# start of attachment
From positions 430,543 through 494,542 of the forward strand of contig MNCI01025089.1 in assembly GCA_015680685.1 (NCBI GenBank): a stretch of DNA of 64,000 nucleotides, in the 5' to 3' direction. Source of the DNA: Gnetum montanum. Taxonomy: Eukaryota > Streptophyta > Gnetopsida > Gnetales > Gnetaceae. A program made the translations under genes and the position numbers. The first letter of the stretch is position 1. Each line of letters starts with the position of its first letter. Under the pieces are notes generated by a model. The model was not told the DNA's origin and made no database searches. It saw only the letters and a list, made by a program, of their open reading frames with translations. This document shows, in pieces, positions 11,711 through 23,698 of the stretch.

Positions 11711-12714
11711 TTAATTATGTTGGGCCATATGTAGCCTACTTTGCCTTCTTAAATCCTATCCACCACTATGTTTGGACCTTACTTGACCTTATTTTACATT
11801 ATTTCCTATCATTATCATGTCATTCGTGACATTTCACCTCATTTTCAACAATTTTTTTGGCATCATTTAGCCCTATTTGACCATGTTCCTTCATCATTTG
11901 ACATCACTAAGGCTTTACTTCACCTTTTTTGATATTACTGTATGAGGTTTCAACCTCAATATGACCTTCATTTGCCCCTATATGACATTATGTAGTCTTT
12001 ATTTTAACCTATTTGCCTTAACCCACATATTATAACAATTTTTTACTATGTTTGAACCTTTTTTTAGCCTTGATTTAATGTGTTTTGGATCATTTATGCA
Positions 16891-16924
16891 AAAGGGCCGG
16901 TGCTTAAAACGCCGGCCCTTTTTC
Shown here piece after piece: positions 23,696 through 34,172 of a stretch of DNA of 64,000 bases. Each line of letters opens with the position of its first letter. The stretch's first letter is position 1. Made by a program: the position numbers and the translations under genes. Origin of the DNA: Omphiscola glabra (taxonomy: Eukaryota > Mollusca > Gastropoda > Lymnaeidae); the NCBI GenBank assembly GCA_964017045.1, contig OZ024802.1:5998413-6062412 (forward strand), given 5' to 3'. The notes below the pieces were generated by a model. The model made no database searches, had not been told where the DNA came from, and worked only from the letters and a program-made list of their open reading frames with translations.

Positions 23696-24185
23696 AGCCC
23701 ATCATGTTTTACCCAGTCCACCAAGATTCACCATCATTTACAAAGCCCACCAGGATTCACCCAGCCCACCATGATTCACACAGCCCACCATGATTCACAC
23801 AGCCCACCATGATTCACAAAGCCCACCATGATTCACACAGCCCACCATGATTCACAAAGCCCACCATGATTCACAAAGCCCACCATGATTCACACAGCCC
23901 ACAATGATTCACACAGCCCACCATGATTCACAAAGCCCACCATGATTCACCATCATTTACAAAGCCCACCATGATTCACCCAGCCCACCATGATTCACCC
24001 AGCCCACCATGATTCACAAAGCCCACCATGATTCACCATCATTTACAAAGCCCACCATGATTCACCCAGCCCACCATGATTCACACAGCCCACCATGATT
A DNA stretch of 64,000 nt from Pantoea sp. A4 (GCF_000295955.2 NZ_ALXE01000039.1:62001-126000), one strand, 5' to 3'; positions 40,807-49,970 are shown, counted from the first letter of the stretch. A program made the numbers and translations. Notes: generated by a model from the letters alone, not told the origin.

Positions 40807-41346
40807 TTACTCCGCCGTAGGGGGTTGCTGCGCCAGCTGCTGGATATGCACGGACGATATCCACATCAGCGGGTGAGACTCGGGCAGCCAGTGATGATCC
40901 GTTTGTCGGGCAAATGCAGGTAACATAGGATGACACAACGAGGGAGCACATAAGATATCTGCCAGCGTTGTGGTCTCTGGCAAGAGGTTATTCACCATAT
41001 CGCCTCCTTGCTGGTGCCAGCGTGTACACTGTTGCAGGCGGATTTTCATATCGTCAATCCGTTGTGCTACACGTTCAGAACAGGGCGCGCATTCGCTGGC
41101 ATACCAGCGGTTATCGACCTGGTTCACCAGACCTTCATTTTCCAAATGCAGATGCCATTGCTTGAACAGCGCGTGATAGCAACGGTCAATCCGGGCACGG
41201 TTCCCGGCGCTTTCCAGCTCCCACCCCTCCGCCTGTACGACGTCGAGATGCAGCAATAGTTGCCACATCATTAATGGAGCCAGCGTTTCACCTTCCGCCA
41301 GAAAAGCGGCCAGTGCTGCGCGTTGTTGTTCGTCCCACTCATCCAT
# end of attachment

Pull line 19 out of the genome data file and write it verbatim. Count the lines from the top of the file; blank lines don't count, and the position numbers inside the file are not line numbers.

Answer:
40807 TTACTCCGCCGTAGGGGGTTGCTGCGCCAGCTGCTGGATATGCACGGACGATATCCACATCAGCGGGTGAGACTCGGGCAGCCAGTGATGATCC